Document Type

Article

Comments

This article was conceived from a project undertaken by the Cornell International Human Rights Clinic with the Robert F. Kennedy Center for Human Rights (RFK Center) and the University of Virginia’s International Human Rights Clinic.

Abstract

The right to education is often referred to as a “multiplier right” because its enjoyment enhances other human rights. It is enumerated in several international instruments, but it is codified in greatest detail in the International Covenant on Economic, Social and Cultural Rights (ICESCR). Despite its importance, the right to education has received limited attention from scholars, practitioners, and international and regional human rights bodies as compared to other economic, social and cultural rights (ECSRs). In this Article, we propose a methodology that utilizes indicators to measure treaty compliance with the right to education. Indicators are essential to measuring compliance with ECSRs because indicators are, in many cases, the only way to evaluate whether or not a State is progressively realizing its obligations to fulfill ESCRs.

Human rights scholars, professionals and intergovernmental organizations have been increasingly interested in using indicators to measure and enforce a State’s compliance with its obligations under international human rights treaties. However, there have been few attempts to develop a comprehensive methodology that uses human rights indicators closely tied to treaty language to measure a State’s compliance with the right to education. Furthermore, there are no studies of which we are aware that analyze a specific country’s treaty compliance using indicators. This Article’s proposed framework is used to evaluate Colombia’s compliance with its obligations relating to the right to education under the ICESCR.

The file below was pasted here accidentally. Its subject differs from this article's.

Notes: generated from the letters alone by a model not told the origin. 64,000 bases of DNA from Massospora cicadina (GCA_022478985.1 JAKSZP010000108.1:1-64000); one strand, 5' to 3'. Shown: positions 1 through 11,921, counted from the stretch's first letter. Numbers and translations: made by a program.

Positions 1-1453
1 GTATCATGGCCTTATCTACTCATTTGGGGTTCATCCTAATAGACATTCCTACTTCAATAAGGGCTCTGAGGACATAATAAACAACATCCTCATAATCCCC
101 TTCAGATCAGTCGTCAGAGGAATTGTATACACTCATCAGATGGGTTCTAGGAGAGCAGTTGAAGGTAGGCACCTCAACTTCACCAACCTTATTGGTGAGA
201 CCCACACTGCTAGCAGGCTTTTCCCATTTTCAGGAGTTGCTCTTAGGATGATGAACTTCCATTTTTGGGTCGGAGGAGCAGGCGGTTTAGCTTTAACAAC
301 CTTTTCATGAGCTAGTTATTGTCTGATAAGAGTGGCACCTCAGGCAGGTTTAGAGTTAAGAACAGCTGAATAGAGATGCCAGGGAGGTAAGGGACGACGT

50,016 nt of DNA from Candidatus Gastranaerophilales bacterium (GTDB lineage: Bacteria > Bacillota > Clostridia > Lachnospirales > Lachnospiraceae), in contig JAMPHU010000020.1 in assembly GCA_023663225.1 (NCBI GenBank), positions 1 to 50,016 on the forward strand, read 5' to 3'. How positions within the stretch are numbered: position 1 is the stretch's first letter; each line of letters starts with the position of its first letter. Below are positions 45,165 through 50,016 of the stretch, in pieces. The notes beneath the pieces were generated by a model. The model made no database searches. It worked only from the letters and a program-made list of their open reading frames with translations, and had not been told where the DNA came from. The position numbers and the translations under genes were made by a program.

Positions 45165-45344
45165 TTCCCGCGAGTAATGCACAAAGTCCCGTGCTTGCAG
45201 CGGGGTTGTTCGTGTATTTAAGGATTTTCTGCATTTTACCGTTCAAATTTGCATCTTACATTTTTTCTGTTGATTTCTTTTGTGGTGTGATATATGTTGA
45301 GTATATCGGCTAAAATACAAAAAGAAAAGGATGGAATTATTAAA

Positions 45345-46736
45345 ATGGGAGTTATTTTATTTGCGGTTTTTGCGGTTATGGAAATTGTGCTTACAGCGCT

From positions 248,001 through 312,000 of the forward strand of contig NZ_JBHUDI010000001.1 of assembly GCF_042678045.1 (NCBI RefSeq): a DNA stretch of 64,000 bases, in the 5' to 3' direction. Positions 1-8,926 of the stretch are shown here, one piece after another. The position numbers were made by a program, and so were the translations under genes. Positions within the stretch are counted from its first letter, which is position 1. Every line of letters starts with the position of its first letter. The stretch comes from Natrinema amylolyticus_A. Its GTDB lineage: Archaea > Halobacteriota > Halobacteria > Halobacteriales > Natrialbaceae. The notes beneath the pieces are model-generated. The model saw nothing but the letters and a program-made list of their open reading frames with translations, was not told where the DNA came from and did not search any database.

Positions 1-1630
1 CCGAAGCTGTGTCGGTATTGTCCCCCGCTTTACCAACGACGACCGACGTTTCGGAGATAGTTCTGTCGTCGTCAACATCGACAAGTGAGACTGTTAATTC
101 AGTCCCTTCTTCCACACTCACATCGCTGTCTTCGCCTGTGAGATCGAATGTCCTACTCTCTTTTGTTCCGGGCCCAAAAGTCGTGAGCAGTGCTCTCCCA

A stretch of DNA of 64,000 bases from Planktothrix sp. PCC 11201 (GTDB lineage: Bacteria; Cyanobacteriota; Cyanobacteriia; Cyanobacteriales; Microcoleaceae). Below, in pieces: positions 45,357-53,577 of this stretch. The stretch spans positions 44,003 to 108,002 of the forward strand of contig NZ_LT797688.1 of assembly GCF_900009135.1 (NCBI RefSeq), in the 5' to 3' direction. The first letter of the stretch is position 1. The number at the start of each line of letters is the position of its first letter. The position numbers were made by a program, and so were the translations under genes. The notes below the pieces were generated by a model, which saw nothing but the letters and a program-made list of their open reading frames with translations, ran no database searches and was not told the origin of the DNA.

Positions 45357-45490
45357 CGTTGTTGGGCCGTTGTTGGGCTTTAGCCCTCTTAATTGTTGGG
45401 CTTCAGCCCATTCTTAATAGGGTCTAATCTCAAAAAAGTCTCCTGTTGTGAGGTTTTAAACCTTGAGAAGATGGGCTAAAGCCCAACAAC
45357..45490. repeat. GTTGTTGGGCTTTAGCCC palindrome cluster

In particular, the methodology that we propose to develop a suitable framework for measuring State party fulfillment of the right to education under the ICESCR calls for: 1) analyzing the specific language of the ICESCR that pertains to ensuring the right; 2) defining the concept and scope of obligations of the right in order to identify indicators for measurement; 3) identifying appropriate indicators to measure State compliance; 4) setting benchmarks to measure progressive realization; and 5) clearly identifying what constitutes a violation of the right to education in order to improve future State party compliance with its obligations under the ICESCR. This methodology can be used by States in reports and by NGOs in shadow reports submitted to the Committee on Economic, Social and Cultural Rights (CESCR), the committee that monitors compliance with the ICESCR. From our case study of Colombia, we conclude that, although Colombia has made strides in improving educational access, it is not in compliance with its many of its obligations relating to the right to education under the ICESCR.

Date of Authorship for this Version

March 2009

Keywords

Colombia, International Covenant on Economic, Social and Cultural Rights, ICESCR